NIH Tetramer Core Facility

The National Institutes of Health (NIH) Tetramer Core Facility (TCF) at Emory University was established in 1999 for the production and distribution to the research community of major histocompatibility complex tetramers and related reagents for the detection of T cell responses to viruses, bacteria, parasites, tumors, auto-antigens, and other model antigens.

Main Areas of Focus

  • To encourage research to identify antigen-specific T cells by flow cytometry, even those present at low frequencies in fresh populations of lymphocytes sampled directly ex vivo

Tools

  • Reagents are provided to qualified investigators at no cost, except for shipping and handling fees and in cases where the investigator is asked to provide the TCF with peptide or other appropriate ligands
  • The following classes of reagents are available from the TCF:
    • Class I MHC Tetramers
    • Class II MHC Tetramers
    • Non-classical class I MHC molecules
    • CD1d Ligands o Non-MHC Tetramers
    • Fluorophores and other labels attached to tetramers
    • Novel alleles

Who Can Use This Resource

  • Reagents are provided to qualified investigators at no cost, except for cases where the investigator is asked to provide the TCF with peptide or other appropriate ligands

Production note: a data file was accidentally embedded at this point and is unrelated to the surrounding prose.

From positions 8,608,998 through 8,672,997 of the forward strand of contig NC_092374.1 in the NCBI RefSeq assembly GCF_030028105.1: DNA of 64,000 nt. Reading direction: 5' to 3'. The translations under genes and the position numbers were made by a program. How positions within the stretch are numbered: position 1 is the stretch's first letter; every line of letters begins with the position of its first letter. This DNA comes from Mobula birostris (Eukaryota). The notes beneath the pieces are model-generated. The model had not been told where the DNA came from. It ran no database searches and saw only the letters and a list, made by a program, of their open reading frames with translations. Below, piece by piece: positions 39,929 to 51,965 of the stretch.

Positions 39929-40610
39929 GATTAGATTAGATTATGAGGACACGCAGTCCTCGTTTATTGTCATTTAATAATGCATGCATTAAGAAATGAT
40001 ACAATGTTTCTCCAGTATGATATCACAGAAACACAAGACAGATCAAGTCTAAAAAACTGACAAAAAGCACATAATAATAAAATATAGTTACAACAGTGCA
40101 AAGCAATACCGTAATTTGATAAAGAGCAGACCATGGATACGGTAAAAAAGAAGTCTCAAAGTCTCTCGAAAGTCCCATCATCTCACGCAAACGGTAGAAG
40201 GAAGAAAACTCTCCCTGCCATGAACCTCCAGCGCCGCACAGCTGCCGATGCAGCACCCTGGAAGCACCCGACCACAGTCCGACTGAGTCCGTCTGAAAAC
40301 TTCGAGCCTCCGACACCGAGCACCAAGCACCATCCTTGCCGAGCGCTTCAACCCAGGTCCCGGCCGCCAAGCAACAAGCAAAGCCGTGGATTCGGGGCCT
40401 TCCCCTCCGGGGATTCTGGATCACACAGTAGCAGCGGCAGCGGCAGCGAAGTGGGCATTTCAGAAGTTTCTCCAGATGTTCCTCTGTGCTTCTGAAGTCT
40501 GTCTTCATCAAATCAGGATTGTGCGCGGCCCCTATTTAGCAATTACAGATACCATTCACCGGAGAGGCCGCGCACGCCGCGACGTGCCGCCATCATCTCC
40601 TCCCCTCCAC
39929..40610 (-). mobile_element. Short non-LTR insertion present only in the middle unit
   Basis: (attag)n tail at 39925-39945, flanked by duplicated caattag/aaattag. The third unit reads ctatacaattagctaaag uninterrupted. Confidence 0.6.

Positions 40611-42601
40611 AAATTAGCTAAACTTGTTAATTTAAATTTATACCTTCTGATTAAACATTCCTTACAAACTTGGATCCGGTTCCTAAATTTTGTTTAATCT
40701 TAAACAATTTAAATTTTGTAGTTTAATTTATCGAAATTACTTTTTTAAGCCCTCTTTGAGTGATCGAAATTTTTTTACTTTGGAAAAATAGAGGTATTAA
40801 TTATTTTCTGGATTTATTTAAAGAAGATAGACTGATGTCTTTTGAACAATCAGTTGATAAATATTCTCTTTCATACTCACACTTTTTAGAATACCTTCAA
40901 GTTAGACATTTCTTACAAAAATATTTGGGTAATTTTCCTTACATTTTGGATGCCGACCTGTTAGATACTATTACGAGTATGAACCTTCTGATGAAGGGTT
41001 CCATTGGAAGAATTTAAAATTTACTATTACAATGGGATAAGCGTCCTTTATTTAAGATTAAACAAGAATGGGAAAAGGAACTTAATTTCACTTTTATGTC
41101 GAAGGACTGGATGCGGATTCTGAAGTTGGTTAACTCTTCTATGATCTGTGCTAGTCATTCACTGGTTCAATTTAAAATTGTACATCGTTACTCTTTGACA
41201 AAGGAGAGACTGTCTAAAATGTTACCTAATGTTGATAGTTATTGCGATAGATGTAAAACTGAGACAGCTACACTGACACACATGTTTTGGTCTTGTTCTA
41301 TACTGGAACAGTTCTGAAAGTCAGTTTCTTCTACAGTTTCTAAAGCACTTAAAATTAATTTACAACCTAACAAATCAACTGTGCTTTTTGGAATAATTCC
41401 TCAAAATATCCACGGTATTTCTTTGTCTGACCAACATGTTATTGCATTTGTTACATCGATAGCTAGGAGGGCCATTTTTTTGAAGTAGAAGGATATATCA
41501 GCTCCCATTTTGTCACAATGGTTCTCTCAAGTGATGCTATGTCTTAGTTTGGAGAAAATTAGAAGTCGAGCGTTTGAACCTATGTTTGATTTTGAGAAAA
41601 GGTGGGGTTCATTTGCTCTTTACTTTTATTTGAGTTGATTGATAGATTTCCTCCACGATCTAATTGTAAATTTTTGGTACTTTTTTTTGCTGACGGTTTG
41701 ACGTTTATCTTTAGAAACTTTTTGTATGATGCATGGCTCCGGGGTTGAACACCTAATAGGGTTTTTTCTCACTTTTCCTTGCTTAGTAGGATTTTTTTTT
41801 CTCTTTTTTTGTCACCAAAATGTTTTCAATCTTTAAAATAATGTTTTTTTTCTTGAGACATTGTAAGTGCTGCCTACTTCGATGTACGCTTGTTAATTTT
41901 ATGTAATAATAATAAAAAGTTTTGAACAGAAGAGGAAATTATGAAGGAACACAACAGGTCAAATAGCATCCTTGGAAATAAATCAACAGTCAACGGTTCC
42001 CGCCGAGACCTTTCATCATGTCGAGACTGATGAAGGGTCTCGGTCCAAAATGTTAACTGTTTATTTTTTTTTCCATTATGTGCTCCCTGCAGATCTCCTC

• Investigators are not required to have an NIH grant, and they are not required to be based in the United States
  • The NIH Tetramer Core Facility generally does not provide For-profit/Commercial organizations with Class I and Class II MHC tetramers that are commercially available
  • The NIH Tetramer Resource Committee (TRC) will consider For-profit/Commercial requests for reagents that are not commercially available on a case-by-case basis
  • An lab must have established a Principal Investigator account before placing a request on the TCF site

How To Get Started

  • And account can be established by a Principal Investigator (PI) who has previously registered with the TCF
  • New client PI’s should visit the account registration page on the NIH Tetramer Core Facility website
Content last reviewed on November 17, 2017